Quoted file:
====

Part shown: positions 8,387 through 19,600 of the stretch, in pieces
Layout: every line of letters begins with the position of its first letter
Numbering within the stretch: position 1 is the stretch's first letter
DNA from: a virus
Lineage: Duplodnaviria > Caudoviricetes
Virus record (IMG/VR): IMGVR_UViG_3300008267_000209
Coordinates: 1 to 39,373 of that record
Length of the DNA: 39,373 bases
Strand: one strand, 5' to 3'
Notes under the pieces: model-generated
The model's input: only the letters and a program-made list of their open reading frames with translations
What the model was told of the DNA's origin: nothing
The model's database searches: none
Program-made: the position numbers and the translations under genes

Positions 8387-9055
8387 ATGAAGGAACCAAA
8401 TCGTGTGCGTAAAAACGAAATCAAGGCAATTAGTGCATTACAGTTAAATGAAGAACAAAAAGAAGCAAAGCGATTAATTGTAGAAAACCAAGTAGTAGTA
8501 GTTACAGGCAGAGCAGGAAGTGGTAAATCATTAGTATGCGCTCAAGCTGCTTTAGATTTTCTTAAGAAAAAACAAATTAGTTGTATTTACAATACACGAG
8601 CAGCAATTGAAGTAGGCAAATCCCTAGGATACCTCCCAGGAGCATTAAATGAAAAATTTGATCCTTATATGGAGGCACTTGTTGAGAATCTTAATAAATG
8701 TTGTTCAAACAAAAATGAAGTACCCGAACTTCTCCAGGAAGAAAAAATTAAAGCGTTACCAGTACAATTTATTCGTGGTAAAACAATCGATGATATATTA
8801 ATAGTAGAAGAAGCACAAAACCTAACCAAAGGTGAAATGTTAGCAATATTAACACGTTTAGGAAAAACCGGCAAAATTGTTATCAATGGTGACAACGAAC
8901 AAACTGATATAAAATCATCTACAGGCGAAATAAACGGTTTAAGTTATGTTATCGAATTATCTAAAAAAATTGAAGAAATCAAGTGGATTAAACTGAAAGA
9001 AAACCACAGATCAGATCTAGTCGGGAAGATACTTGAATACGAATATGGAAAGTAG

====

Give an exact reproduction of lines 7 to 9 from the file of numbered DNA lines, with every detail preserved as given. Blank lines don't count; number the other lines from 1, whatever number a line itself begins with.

Coordinates: 1 to 39,373 of that record
Length of the DNA: 39,373 bases
Strand: one strand, 5' to 3'